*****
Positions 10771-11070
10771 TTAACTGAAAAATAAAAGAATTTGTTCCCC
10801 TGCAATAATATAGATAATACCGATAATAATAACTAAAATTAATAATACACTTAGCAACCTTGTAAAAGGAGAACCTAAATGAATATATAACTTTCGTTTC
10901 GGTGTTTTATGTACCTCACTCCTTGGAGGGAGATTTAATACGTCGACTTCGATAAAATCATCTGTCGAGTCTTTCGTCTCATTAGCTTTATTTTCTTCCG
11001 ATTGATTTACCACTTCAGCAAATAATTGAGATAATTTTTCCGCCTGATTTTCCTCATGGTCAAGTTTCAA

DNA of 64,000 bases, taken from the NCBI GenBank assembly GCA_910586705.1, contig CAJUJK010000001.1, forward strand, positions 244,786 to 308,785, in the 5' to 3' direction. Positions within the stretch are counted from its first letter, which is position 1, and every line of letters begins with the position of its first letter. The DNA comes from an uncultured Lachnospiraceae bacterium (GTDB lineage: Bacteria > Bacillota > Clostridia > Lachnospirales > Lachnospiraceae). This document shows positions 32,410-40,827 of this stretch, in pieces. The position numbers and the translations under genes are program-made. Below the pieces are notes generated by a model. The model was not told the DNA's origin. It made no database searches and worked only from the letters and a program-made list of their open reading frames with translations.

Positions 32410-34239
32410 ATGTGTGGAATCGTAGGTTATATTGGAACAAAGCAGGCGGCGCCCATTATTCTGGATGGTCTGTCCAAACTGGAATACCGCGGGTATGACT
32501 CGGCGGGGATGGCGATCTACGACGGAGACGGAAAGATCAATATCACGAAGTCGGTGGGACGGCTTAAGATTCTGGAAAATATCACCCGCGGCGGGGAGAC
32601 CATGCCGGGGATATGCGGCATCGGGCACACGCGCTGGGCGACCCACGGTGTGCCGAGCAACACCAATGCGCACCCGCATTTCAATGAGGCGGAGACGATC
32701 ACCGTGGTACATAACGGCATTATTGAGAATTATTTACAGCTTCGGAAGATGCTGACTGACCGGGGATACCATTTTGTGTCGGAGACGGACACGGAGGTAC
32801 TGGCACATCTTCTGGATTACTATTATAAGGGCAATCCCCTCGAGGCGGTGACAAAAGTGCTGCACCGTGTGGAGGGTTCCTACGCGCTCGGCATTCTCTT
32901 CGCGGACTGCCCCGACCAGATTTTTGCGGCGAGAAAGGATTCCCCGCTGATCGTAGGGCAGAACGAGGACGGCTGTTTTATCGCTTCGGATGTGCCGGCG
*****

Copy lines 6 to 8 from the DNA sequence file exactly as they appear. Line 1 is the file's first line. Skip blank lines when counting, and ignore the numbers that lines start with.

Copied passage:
DNA of 64,000 bases, taken from the NCBI GenBank assembly GCA_910586705.1, contig CAJUJK010000001.1, forward strand, positions 244,786 to 308,785, in the 5' to 3' direction. Positions within the stretch are counted from its first letter, which is position 1, and every line of letters begins with the position of its first letter. The DNA comes from an uncultured Lachnospiraceae bacterium (GTDB lineage: Bacteria > Bacillota > Clostridia > Lachnospirales > Lachnospiraceae). This document shows positions 32,410-40,827 of this stretch, in pieces. The position numbers and the translations under genes are program-made. Below the pieces are notes generated by a model. The model was not told the DNA's origin. It made no database searches and worked only from the letters and a program-made list of their open reading frames with translations.

Positions 32410-34239
32410 ATGTGTGGAATCGTAGGTTATATTGGAACAAAGCAGGCGGCGCCCATTATTCTGGATGGTCTGTCCAAACTGGAATACCGCGGGTATGACT